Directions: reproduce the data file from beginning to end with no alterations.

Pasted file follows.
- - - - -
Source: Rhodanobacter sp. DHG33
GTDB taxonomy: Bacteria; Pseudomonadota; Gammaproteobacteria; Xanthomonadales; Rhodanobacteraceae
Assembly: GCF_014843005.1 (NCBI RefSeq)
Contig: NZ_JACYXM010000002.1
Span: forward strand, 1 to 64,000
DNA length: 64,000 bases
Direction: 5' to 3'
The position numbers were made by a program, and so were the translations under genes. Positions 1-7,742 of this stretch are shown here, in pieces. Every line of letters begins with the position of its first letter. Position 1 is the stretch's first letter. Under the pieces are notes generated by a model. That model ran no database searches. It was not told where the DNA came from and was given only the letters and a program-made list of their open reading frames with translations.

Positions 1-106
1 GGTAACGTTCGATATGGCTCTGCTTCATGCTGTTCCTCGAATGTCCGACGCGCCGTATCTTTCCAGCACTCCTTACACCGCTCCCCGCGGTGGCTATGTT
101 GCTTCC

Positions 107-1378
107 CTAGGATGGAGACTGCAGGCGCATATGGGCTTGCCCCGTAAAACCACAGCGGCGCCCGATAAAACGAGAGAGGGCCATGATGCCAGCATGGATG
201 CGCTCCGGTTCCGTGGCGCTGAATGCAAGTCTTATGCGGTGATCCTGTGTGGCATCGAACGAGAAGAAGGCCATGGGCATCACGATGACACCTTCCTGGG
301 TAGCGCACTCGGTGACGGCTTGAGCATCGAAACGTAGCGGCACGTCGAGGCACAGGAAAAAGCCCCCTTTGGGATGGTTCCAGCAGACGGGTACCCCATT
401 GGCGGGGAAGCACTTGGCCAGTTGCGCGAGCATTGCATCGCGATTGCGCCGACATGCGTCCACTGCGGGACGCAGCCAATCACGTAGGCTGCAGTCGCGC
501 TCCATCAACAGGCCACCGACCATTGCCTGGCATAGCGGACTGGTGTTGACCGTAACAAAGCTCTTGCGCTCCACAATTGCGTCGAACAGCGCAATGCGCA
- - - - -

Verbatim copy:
Source: Rhodanobacter sp. DHG33
GTDB taxonomy: Bacteria; Pseudomonadota; Gammaproteobacteria; Xanthomonadales; Rhodanobacteraceae
Assembly: GCF_014843005.1 (NCBI RefSeq)
Contig: NZ_JACYXM010000002.1
Span: forward strand, 1 to 64,000
DNA length: 64,000 bases
Direction: 5' to 3'
The position numbers were made by a program, and so were the translations under genes. Positions 1-7,742 of this stretch are shown here, in pieces. Every line of letters begins with the position of its first letter. Position 1 is the stretch's first letter. Under the pieces are notes generated by a model. That model ran no database searches. It was not told where the DNA came from and was given only the letters and a program-made list of their open reading frames with translations.

Positions 1-106
1 GGTAACGTTCGATATGGCTCTGCTTCATGCTGTTCCTCGAATGTCCGACGCGCCGTATCTTTCCAGCACTCCTTACACCGCTCCCCGCGGTGGCTATGTT
101 GCTTCC

Positions 107-1378
107 CTAGGATGGAGACTGCAGGCGCATATGGGCTTGCCCCGTAAAACCACAGCGGCGCCCGATAAAACGAGAGAGGGCCATGATGCCAGCATGGATG
201 CGCTCCGGTTCCGTGGCGCTGAATGCAAGTCTTATGCGGTGATCCTGTGTGGCATCGAACGAGAAGAAGGCCATGGGCATCACGATGACACCTTCCTGGG
301 TAGCGCACTCGGTGACGGCTTGAGCATCGAAACGTAGCGGCACGTCGAGGCACAGGAAAAAGCCCCCTTTGGGATGGTTCCAGCAGACGGGTACCCCATT
401 GGCGGGGAAGCACTTGGCCAGTTGCGCGAGCATTGCATCGCGATTGCGCCGACATGCGTCCACTGCGGGACGCAGCCAATCACGTAGGCTGCAGTCGCGC
501 TCCATCAACAGGCCACCGACCATTGCCTGGCATAGCGGACTGGTGTTGACCGTAACAAAGCTCTTGCGCTCCACAATTGCGTCGAACAGCGCAATGCGCA